Post-Tsunami Ecological Destruction and Restoration of Japanese Coastal Ecosystems
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Japanese
Post-Tsunami Ecological Destruction and Restoration of Japanese Coastal Ecosystems
Japanese coastal communities are deeply connected to the sea as a source of life. Devastation of marine ecosystems off the Eastern coast of Japan after the March 2011 tsunami, therefore, has resulted in the destruction of both native marine organism populations and the communities dependent on them. Inshore diversity on the Eastern coast of Japan includes a wide variety of protected seabirds such as the albatross, as well as widely harvested marine food crops such as the abalone. In fact,the Pacific waters off the Eastern coast of Japan are some of the most vibrant fishing grounds in the world. After the 2011 tsunami, these marine ecosystems and their ecosystem services were threatened by prolonged population decline and lack of productivity. This collection focuses on the complexly interconnected ecosystems that make up the Eastern Japan coastline, and how they were impacted by the tsunami. In turn, it looks at how natural disasters not only harm the Japanese people directly , but indirectly as they destroy vital resources. Finally, when looking at the negative impacts that the 2011 tsunami had on ecosystems in Japan, we must also consider the ecological impact on coastal communities stretching across the Pacific.

By Riley Book
14 Items
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14 Items
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Marine ecosystems after Great East Japan Earthquake in 2011 Our knowledge aquired by TEAMS [PDF]

Published 03/11/16 person KH Document https://webpark1662.sakura.ne.jp/symposium/TEAMS2016_book.pdf

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Impact of the Japan earthquake and tsunami on animals and environment

Published 03/22/11 person Nature and Culture in Japan Website https://blogs.scientificamerican.com/guest-blog/impact-of-the-japan-earthquake-and-tsunami-on-animals-and-environment/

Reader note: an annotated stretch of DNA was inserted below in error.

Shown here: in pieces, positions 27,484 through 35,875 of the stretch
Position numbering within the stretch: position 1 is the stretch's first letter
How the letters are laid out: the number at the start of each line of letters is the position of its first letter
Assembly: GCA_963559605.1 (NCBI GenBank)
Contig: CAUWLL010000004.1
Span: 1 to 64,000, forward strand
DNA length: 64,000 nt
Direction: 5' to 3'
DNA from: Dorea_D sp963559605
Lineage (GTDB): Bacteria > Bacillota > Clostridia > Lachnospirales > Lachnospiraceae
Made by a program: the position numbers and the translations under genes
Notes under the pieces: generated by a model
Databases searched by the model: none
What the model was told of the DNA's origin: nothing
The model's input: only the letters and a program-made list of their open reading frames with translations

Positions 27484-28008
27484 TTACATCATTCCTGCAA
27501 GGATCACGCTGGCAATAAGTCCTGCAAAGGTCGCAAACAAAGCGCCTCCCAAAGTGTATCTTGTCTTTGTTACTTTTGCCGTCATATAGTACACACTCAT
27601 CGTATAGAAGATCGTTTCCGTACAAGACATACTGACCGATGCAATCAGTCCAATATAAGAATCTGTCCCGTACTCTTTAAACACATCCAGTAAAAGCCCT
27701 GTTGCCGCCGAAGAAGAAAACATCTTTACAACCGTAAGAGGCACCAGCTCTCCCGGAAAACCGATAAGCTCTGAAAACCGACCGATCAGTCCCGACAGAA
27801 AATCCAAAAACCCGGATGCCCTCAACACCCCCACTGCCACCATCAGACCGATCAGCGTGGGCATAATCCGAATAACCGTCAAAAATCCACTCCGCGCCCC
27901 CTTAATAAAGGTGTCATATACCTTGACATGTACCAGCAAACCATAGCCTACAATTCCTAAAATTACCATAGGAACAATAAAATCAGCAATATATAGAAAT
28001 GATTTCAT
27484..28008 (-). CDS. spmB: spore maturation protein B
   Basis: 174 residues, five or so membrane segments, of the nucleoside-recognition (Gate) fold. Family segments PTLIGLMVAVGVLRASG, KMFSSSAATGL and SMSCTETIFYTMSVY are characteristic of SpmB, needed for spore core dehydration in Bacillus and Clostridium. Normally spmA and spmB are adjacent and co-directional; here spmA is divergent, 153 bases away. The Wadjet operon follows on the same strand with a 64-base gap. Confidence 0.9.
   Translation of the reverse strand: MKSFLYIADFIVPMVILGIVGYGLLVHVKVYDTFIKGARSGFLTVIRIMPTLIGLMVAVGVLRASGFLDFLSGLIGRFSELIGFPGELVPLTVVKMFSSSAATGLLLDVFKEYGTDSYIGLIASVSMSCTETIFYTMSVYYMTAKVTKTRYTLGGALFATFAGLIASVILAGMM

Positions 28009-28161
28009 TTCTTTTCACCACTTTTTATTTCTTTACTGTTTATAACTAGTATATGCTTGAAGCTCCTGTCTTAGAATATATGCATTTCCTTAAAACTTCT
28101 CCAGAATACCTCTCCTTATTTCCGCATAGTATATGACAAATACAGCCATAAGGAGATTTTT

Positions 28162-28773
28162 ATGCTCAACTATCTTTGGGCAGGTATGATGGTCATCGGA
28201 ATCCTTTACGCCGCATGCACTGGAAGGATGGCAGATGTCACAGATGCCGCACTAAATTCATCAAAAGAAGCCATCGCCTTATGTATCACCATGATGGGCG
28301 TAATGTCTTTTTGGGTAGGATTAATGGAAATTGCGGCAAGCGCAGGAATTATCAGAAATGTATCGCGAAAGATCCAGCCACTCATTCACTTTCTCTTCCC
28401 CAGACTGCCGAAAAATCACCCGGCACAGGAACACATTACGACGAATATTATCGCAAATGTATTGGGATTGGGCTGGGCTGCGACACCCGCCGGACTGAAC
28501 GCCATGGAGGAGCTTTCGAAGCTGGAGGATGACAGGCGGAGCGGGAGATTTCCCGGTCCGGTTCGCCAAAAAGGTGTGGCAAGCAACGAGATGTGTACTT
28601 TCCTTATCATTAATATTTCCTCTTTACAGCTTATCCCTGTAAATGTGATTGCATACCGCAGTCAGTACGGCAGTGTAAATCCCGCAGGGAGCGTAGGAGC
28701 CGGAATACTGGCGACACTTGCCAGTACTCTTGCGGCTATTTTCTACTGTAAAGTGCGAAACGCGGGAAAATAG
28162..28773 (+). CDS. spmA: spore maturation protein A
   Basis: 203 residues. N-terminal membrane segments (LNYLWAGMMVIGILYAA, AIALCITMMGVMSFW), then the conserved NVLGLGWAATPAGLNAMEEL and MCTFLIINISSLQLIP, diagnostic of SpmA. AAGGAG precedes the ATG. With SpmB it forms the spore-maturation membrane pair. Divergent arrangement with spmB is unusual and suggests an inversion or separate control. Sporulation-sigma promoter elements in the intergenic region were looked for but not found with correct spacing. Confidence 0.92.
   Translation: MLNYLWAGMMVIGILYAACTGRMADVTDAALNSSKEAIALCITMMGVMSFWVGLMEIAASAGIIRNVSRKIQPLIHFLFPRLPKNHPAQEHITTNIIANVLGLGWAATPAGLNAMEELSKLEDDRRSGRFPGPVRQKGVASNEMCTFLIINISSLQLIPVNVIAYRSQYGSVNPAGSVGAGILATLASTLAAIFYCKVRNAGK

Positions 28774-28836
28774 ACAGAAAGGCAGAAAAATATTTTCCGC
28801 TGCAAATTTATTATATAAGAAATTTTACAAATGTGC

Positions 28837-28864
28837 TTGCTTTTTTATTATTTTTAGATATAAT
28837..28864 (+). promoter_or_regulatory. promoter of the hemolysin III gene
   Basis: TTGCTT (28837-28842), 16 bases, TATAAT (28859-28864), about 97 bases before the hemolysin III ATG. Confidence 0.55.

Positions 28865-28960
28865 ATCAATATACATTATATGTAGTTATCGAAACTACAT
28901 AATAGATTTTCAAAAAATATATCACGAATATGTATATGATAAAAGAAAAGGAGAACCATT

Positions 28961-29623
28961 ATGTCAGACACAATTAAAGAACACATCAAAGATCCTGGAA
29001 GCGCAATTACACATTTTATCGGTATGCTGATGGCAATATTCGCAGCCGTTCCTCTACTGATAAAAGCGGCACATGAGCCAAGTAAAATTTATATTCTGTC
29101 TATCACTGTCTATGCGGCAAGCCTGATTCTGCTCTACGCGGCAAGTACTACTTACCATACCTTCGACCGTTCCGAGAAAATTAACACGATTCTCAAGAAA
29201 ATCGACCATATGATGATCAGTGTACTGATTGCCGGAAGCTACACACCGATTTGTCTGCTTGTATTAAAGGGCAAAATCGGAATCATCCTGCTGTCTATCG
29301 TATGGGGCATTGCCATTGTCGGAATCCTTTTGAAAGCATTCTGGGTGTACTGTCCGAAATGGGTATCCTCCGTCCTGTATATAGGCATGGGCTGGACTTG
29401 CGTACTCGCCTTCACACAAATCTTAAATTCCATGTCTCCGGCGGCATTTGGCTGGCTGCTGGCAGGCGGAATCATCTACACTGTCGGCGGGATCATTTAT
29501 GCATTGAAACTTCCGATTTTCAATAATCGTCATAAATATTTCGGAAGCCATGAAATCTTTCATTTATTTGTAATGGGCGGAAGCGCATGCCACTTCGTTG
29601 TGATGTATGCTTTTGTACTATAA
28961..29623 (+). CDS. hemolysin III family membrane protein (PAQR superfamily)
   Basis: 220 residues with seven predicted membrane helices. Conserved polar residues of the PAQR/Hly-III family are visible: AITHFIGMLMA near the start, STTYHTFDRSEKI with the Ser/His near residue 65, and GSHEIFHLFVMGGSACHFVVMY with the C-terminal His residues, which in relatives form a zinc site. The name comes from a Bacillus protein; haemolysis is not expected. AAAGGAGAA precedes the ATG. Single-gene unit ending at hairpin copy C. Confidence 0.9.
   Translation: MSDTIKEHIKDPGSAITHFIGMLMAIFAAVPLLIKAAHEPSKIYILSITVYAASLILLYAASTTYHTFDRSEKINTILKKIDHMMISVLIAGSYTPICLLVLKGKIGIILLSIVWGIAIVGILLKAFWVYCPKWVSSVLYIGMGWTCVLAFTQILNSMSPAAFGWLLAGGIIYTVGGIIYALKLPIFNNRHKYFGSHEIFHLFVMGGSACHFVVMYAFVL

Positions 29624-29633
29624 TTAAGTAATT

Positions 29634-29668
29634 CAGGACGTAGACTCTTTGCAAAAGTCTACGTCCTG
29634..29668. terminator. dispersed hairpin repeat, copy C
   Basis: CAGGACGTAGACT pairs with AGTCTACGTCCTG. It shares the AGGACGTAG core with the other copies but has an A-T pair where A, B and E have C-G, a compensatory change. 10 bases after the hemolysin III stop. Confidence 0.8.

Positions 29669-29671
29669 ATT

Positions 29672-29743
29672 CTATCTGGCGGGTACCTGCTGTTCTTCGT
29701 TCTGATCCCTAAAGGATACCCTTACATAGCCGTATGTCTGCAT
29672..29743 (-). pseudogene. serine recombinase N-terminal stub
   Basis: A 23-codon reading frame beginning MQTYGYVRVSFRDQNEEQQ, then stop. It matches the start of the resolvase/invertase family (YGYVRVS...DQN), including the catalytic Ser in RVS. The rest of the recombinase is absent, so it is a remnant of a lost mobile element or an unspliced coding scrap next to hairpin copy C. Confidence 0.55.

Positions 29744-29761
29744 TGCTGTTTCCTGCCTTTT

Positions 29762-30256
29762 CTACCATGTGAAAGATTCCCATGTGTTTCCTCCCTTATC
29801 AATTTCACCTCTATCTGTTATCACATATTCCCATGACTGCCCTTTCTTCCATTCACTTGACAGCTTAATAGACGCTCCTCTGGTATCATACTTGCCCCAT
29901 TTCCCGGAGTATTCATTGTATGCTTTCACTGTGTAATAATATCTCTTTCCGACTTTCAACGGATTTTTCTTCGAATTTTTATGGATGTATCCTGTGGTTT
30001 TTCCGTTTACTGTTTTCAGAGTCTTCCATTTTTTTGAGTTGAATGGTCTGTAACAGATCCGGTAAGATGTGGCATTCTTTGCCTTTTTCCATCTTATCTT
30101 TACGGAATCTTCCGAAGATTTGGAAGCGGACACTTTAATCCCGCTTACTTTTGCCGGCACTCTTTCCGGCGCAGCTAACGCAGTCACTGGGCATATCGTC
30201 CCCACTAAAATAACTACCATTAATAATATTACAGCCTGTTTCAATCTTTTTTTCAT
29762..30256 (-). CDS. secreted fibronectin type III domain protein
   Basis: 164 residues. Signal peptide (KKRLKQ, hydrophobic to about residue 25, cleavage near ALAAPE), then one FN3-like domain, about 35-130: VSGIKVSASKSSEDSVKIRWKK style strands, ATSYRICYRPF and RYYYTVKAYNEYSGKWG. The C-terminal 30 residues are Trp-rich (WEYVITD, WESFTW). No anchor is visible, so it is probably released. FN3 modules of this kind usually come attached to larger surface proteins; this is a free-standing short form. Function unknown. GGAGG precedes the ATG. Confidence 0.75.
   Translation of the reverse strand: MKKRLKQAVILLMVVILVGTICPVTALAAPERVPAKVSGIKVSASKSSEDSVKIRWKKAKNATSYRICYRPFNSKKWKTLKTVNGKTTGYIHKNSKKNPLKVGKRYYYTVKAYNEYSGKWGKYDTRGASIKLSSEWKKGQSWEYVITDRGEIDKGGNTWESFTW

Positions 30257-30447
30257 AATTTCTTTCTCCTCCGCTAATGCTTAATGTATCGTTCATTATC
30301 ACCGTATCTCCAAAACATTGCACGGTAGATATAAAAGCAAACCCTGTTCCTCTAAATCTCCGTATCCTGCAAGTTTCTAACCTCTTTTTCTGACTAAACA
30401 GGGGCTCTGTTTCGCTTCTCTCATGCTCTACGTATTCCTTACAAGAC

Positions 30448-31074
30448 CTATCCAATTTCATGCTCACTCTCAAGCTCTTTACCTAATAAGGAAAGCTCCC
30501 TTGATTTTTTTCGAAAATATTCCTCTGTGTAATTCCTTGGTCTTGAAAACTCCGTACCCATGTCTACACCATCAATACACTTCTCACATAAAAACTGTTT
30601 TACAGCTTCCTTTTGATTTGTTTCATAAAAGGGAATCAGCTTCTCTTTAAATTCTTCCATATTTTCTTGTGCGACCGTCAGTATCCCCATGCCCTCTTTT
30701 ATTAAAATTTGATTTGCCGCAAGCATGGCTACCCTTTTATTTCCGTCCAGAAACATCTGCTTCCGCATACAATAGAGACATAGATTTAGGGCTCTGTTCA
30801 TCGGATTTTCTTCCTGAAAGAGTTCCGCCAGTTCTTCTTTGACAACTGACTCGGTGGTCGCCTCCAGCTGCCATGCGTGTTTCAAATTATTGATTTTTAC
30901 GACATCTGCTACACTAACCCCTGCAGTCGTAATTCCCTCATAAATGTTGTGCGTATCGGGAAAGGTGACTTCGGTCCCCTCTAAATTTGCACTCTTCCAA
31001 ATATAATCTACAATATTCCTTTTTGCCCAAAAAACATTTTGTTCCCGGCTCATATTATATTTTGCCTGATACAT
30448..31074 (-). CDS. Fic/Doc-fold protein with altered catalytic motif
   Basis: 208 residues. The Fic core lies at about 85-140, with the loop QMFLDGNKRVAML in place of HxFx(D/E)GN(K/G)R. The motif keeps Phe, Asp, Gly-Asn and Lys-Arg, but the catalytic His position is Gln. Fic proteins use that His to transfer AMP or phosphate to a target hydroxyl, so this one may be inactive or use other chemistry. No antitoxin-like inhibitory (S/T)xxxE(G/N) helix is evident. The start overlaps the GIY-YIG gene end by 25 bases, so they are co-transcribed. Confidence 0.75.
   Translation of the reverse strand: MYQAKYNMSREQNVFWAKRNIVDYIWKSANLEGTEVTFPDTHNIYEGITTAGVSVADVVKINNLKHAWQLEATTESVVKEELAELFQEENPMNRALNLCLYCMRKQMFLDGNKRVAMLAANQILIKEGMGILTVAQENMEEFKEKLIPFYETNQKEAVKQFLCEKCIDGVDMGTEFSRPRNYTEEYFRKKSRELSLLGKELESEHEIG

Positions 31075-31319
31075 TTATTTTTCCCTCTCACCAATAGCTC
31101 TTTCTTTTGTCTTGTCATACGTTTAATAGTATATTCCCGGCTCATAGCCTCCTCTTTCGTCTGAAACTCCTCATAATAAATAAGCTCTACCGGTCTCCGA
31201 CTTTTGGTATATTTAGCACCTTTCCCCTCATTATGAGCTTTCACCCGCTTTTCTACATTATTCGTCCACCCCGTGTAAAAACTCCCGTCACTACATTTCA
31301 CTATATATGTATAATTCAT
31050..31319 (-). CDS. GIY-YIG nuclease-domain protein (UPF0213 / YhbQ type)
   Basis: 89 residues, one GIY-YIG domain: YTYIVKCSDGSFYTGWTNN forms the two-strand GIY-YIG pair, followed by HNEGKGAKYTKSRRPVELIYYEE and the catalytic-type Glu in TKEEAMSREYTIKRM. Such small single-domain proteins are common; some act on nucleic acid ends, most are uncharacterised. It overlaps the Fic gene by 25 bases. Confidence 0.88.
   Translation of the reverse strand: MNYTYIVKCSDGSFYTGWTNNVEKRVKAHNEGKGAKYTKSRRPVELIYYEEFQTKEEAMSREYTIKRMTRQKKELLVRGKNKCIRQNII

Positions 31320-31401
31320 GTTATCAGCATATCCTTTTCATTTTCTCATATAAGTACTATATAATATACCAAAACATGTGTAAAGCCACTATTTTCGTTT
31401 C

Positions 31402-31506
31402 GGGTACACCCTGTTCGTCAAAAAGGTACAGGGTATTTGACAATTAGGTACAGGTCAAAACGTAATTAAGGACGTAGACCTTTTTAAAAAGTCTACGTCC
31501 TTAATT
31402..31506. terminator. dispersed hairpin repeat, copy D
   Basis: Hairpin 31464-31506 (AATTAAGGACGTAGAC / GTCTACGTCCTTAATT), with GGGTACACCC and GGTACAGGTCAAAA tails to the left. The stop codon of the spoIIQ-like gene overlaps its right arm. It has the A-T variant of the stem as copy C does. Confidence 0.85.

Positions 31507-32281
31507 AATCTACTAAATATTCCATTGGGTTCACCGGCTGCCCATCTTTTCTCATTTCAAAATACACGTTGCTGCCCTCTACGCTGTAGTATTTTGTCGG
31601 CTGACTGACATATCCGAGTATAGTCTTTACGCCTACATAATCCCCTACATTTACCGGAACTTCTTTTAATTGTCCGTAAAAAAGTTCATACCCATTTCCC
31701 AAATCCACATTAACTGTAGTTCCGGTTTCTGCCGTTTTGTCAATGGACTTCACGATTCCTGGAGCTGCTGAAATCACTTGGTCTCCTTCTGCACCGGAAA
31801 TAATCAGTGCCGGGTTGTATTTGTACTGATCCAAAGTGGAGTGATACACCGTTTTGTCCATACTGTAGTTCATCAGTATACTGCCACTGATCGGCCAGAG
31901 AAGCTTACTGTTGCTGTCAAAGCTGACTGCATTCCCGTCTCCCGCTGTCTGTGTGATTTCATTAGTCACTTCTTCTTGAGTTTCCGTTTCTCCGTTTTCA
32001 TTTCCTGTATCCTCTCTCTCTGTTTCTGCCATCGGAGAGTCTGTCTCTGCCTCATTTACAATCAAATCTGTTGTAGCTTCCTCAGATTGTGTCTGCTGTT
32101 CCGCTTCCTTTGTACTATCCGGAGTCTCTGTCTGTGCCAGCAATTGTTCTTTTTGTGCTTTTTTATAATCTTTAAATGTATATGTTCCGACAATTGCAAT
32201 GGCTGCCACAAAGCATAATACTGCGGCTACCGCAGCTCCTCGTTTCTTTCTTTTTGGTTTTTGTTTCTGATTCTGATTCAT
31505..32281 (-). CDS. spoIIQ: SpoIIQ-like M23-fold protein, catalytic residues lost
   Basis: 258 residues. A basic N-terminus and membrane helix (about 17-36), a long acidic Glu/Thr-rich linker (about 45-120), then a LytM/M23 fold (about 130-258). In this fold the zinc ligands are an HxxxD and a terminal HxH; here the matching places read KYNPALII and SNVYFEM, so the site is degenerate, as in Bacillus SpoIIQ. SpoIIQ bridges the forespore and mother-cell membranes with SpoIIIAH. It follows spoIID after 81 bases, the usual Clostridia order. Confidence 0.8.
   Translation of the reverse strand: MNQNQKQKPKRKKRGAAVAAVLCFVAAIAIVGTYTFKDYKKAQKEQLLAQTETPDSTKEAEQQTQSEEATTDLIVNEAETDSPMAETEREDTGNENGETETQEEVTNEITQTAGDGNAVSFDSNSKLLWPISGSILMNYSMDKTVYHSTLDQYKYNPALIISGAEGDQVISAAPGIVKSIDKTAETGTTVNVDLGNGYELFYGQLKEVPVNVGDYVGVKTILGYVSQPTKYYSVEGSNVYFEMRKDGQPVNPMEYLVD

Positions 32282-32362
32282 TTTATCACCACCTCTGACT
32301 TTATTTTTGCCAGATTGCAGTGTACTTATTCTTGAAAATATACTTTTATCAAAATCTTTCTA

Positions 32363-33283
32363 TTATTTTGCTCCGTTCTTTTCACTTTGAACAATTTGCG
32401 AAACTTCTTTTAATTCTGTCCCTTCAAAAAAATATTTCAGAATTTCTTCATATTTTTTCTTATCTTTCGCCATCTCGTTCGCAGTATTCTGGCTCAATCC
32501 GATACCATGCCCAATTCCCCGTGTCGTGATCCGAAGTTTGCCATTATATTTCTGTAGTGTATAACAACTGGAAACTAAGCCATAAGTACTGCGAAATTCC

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Project Team for Analyses of Changes in East Japan Marine Ecosystems|東日本海洋生態系変動解析プロジェクトチーム

Published 04/01/15 person KH Website http://www.jamstec.go.jp/teams/e/

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Wildlife Damage from Japan's Tsunami

Published 03/18/11 person Nature and Culture in Japan Website http://www.esa.org/esablog/research/wildlife-damage-from-japan%E2%80%99s-tsunami/

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How the Japanese Tsunami Sent Marine Invaders Across the Ocean

Published 01/18/16 person Nature and Culture in Japan Website http://newsroom.unsw.edu.au/news/science-tech/how-japanese-tsunami-sent-marine-invaders-across-ocean

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Marine Biologists Observe Sea Life After the 2011 Tsunami

Published 12/13/16 person Nature and Culture in Japan Website https://www.sciencedaily.com/releases/2016/12/161213115659.htm

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Recoversy of Coastal Floral and Fauna

Published 12/12/16 person Nature and Culture in Japan Website http://journals.plos.org/plosone/article?id=10.1371/journal.pone.0168261

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Disturbance of Shallow Marine Ecosystems After Tsunami